Micron’s global supply chain
Micron Technology (MU) has been diversifying its portfolio beyond the PC and mobile markets to the data center, automotive, industrial, and embedded markets. The company earns 57% of its revenue from China (FXI), as the country is a manufacturing hub for almost all consumer electronics.
Micron has its facilities spread across different countries, with its major operations in Taiwan, Singapore, the United States, Japan, Malaysia, and China. The company has assembly and test operations in China.
Micron mitigates the impact of US tariffs
In September, US President Donald Trump announced a 10% tariff on $200 billion worth of Chinese imports, including Micron’s products. On Micron’s fiscal 2018 fourth-quarter earnings call, CFO David Zinsner stated that the company would be leveraging its global supply chain to shift its operations from China in order to avoid US tariffs on Chinese imports. He said the shift would take a year.
Uncertainty haunts the memory market
Initially, the United States was planning to increase the tariff rate on $200 billion worth of Chinese imports from 10% to 25% on January 1, 2019. On December 1, the two countries paused their tariff war for 60 days. If they don’t reach a settlement within this timeframe, the 25% rate will come into effect on February 1.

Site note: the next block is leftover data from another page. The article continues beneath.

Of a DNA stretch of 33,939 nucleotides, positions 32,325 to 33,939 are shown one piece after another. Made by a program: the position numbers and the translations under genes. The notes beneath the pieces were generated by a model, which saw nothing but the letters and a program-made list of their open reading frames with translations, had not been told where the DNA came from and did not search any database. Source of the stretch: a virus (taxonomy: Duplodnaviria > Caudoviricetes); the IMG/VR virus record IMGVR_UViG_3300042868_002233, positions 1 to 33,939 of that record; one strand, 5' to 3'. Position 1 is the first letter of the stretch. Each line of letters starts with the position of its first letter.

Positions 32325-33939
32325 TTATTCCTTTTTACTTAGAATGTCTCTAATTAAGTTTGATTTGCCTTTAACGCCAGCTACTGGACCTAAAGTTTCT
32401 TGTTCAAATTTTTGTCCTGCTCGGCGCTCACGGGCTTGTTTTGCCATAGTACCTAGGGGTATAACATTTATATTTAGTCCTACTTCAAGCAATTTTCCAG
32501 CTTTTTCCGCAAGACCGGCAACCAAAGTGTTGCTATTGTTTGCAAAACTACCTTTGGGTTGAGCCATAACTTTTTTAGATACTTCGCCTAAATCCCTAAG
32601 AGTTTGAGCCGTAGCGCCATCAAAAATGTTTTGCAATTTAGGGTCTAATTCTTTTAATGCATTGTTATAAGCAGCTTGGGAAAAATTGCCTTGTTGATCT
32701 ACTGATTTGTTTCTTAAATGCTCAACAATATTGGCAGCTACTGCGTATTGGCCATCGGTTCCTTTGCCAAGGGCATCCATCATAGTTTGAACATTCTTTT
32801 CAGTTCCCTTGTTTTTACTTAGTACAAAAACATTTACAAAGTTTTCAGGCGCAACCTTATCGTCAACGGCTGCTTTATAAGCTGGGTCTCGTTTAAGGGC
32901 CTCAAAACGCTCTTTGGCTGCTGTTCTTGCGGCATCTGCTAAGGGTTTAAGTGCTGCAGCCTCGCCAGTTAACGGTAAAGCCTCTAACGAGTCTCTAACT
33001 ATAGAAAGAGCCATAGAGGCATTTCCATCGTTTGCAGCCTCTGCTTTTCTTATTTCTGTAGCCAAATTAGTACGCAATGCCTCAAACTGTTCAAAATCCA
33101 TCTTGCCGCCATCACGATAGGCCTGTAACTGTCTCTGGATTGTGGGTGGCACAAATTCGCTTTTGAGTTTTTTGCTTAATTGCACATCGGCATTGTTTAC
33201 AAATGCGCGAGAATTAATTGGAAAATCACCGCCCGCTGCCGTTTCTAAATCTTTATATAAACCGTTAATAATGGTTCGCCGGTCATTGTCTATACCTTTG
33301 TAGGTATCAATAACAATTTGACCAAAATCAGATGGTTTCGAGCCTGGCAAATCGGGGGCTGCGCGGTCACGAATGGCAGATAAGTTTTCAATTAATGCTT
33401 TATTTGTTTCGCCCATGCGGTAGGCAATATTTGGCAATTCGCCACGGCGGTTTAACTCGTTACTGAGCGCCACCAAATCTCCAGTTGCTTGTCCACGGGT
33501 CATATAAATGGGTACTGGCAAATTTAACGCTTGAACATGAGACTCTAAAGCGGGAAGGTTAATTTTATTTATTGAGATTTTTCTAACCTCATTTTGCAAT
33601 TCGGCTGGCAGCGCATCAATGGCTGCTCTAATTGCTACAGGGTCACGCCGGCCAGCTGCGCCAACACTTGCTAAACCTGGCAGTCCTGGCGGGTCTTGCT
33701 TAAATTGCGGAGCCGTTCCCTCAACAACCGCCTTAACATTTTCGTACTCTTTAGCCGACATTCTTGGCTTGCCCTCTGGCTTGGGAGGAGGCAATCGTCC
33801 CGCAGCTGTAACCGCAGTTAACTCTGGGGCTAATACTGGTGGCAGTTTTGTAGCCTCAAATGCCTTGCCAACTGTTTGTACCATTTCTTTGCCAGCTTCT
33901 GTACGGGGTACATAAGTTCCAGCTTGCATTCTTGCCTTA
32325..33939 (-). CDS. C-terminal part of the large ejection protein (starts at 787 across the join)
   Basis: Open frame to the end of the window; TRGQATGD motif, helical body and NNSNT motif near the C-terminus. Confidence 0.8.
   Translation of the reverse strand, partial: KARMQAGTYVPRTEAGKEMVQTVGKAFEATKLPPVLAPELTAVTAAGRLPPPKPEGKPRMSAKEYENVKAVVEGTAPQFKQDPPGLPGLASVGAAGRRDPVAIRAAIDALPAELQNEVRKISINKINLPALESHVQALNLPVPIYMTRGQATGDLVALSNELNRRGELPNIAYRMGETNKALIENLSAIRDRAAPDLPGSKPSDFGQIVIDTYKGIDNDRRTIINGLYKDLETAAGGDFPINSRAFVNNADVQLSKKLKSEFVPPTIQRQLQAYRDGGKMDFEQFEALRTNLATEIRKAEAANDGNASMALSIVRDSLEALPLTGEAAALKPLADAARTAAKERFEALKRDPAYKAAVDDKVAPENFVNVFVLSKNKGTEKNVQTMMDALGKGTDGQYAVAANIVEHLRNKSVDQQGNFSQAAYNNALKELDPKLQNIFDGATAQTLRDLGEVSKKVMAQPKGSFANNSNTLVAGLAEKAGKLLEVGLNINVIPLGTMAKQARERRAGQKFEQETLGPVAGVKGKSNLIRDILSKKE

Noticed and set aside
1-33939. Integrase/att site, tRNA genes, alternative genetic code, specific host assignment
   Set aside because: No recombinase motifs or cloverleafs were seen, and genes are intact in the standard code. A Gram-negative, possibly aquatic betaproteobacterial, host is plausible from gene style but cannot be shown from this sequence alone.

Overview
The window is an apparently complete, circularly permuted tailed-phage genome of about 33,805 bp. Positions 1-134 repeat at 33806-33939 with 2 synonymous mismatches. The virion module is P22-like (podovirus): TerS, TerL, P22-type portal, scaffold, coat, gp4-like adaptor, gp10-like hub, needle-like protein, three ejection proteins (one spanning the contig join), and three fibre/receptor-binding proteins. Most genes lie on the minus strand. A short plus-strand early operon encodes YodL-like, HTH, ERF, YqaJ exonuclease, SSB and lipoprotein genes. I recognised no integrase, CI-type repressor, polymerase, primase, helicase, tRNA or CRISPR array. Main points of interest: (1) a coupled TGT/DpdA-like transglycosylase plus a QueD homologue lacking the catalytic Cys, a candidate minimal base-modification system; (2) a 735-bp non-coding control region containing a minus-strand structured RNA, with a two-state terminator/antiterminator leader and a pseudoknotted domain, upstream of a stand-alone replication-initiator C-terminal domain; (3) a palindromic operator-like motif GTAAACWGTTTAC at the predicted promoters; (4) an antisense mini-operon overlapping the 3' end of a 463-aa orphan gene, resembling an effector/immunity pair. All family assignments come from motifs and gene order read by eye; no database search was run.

On Micron’s fiscal 2019 first-quarter earnings call, Zinsner provided an update, saying that the company had been shifting its operations and had reduced the impact of the tariffs on its gross margin to less than 50 basis points. He expects to mitigate 90% of the impact of the tariffs by the second quarter of fiscal 2019.
Even if Micron succeeds in avoiding the tariffs, the impact on its customers will indirectly affect its own demand environment. The uncertainty in the demand environment created by the US-China trade war is haunting the memory market, making investors and analysts pessimistic. Investors may want to adopt a wait-and-watch approach before rushing to buy Micron, as the stock could fall further.